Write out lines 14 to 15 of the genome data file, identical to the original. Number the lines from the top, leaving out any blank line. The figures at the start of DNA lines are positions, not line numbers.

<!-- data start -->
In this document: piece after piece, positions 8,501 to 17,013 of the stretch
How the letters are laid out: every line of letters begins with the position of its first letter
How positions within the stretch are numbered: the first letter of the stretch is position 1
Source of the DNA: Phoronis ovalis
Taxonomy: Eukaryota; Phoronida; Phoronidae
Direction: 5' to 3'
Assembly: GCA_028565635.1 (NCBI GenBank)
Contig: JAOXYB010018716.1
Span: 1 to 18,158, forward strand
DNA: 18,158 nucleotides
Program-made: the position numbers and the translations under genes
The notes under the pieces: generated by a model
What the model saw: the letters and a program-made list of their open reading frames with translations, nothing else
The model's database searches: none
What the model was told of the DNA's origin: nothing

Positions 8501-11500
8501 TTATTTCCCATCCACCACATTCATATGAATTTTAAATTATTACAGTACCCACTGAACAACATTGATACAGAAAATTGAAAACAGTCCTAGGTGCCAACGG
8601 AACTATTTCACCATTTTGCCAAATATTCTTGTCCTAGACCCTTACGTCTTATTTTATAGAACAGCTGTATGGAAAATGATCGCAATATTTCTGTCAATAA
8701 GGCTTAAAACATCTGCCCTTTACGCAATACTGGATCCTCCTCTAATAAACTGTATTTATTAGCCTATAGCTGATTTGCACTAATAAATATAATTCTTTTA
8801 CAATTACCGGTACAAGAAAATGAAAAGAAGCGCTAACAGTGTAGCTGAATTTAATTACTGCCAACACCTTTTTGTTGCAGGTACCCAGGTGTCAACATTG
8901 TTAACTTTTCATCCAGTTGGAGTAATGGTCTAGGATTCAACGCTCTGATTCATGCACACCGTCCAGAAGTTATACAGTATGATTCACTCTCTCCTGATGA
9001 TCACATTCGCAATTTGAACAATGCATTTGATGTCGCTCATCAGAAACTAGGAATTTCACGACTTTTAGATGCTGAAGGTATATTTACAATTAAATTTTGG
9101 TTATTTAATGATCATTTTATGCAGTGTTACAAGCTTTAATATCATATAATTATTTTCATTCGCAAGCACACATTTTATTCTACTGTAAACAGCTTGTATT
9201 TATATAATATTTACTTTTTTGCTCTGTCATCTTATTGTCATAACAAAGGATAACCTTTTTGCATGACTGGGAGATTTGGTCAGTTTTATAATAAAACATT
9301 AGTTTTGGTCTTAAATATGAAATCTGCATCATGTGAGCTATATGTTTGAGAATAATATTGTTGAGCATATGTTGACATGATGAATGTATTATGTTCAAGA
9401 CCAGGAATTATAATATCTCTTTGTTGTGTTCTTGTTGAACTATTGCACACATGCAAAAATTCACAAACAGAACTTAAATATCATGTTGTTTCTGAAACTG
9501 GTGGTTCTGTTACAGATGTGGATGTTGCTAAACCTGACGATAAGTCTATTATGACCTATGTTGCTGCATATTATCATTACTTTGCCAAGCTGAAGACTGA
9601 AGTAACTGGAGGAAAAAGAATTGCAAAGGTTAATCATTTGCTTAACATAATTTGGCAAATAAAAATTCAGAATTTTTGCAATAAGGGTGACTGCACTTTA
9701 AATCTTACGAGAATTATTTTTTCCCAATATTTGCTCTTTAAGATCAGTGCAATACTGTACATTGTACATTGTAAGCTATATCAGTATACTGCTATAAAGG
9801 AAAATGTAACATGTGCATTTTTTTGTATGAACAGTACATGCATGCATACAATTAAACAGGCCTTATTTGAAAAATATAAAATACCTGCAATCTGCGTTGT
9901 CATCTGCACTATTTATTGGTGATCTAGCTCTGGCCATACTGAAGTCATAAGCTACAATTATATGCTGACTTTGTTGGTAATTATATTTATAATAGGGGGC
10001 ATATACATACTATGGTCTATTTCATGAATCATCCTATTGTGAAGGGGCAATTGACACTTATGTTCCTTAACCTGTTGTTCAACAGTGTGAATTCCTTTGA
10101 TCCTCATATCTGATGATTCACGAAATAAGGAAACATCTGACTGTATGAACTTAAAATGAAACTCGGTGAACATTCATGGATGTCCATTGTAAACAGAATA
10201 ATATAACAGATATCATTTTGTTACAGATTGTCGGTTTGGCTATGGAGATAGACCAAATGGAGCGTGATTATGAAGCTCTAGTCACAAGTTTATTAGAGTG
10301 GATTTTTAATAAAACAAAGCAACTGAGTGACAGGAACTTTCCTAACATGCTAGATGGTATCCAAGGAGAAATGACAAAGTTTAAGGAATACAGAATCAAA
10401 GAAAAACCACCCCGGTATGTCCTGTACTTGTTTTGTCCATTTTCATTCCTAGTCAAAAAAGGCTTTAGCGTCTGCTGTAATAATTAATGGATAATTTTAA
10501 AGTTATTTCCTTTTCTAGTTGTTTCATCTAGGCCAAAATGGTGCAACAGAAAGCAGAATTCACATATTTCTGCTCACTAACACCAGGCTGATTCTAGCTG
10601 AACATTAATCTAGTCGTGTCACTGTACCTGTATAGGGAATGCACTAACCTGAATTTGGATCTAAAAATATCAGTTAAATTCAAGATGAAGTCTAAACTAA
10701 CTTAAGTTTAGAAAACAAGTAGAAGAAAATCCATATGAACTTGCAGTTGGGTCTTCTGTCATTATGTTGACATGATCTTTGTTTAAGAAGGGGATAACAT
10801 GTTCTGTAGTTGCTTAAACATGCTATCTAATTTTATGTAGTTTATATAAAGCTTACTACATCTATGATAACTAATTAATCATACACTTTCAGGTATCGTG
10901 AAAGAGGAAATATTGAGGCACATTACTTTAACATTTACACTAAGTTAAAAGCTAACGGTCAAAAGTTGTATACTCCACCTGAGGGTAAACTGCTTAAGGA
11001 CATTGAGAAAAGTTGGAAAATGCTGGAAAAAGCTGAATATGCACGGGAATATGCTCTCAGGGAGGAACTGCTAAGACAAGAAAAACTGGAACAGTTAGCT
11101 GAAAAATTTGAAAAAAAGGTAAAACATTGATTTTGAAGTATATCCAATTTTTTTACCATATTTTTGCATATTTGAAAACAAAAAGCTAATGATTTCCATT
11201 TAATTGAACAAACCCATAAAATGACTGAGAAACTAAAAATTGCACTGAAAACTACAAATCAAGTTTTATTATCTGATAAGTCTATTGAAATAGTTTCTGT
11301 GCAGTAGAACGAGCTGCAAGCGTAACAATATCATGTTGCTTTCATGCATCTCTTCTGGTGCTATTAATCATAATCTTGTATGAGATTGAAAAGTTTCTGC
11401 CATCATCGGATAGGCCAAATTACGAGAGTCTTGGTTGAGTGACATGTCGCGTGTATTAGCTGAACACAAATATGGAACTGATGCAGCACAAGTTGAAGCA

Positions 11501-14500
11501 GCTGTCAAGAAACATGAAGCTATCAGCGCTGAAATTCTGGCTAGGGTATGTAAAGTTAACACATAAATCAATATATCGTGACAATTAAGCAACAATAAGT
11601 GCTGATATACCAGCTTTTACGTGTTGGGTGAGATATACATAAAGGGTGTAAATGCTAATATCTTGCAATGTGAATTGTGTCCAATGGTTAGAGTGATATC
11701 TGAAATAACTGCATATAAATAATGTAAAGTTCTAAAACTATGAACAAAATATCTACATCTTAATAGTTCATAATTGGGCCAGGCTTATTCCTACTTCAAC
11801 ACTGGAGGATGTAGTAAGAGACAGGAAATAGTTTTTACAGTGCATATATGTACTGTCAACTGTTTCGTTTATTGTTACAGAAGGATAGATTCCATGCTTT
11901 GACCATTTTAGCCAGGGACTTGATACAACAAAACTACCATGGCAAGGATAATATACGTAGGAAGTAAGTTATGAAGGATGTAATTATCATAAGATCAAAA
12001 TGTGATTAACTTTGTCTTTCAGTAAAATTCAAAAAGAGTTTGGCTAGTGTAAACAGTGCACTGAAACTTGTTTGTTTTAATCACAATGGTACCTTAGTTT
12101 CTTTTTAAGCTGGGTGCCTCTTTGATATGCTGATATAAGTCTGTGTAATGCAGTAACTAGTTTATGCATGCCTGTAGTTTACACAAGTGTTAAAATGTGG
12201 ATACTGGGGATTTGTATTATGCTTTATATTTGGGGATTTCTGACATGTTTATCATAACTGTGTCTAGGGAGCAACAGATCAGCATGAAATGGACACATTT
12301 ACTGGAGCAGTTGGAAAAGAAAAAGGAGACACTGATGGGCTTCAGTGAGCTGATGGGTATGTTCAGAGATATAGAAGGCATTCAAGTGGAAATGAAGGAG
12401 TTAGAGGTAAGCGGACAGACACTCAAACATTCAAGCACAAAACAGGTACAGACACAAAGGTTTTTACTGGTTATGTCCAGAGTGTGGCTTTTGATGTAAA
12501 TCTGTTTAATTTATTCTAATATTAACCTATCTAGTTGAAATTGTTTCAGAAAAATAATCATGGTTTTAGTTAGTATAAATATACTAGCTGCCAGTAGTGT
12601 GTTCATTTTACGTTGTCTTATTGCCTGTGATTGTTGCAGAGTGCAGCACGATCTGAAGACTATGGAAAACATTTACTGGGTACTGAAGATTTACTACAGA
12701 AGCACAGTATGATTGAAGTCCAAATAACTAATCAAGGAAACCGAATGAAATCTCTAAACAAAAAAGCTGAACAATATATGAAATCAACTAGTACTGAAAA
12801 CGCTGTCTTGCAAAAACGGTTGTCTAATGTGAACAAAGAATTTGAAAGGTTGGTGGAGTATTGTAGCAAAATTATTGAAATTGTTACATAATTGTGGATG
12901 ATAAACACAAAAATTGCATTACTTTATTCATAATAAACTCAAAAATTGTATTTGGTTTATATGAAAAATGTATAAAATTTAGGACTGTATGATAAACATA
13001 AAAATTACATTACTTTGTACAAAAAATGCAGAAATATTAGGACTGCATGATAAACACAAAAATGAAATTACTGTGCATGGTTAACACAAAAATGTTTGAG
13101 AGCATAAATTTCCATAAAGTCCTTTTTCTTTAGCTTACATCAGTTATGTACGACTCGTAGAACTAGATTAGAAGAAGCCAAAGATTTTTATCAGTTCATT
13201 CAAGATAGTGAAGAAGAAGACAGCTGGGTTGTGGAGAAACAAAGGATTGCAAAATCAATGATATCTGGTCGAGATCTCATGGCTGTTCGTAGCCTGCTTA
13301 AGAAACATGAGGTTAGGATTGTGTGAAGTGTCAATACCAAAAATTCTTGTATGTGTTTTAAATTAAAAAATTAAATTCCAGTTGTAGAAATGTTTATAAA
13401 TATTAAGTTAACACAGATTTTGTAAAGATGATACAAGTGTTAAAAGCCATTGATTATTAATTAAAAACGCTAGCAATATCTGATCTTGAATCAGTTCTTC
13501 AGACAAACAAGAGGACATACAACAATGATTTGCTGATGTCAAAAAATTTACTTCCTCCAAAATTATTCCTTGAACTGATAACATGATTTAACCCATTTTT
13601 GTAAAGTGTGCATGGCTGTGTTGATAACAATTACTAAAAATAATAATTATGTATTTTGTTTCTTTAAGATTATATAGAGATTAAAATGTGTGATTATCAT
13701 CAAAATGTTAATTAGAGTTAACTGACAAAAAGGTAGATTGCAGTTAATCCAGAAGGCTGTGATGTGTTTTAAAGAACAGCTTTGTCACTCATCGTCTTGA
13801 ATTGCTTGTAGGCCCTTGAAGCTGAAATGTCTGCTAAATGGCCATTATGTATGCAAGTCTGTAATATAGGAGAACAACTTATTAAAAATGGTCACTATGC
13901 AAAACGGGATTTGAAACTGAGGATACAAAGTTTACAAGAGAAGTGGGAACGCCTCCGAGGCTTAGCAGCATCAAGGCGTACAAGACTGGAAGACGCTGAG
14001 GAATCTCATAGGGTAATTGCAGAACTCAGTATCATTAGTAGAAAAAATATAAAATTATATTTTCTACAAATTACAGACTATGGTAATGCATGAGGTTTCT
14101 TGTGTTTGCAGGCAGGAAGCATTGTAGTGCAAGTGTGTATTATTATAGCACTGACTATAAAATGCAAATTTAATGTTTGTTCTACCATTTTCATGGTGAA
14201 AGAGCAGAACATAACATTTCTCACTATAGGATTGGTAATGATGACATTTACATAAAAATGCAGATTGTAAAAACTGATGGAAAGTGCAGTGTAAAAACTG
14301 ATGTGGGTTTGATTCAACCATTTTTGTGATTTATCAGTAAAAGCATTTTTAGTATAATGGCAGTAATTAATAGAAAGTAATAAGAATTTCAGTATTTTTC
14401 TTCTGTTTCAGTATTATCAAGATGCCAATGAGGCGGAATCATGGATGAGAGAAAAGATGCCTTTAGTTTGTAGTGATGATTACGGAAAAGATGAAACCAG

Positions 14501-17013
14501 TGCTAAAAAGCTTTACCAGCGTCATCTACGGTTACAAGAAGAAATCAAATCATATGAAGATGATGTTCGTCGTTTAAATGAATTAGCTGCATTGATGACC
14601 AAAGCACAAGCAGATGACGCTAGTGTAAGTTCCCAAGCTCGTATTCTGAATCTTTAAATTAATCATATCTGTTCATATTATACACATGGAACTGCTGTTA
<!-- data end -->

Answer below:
The model's database searches: none
What the model was told of the DNA's origin: nothing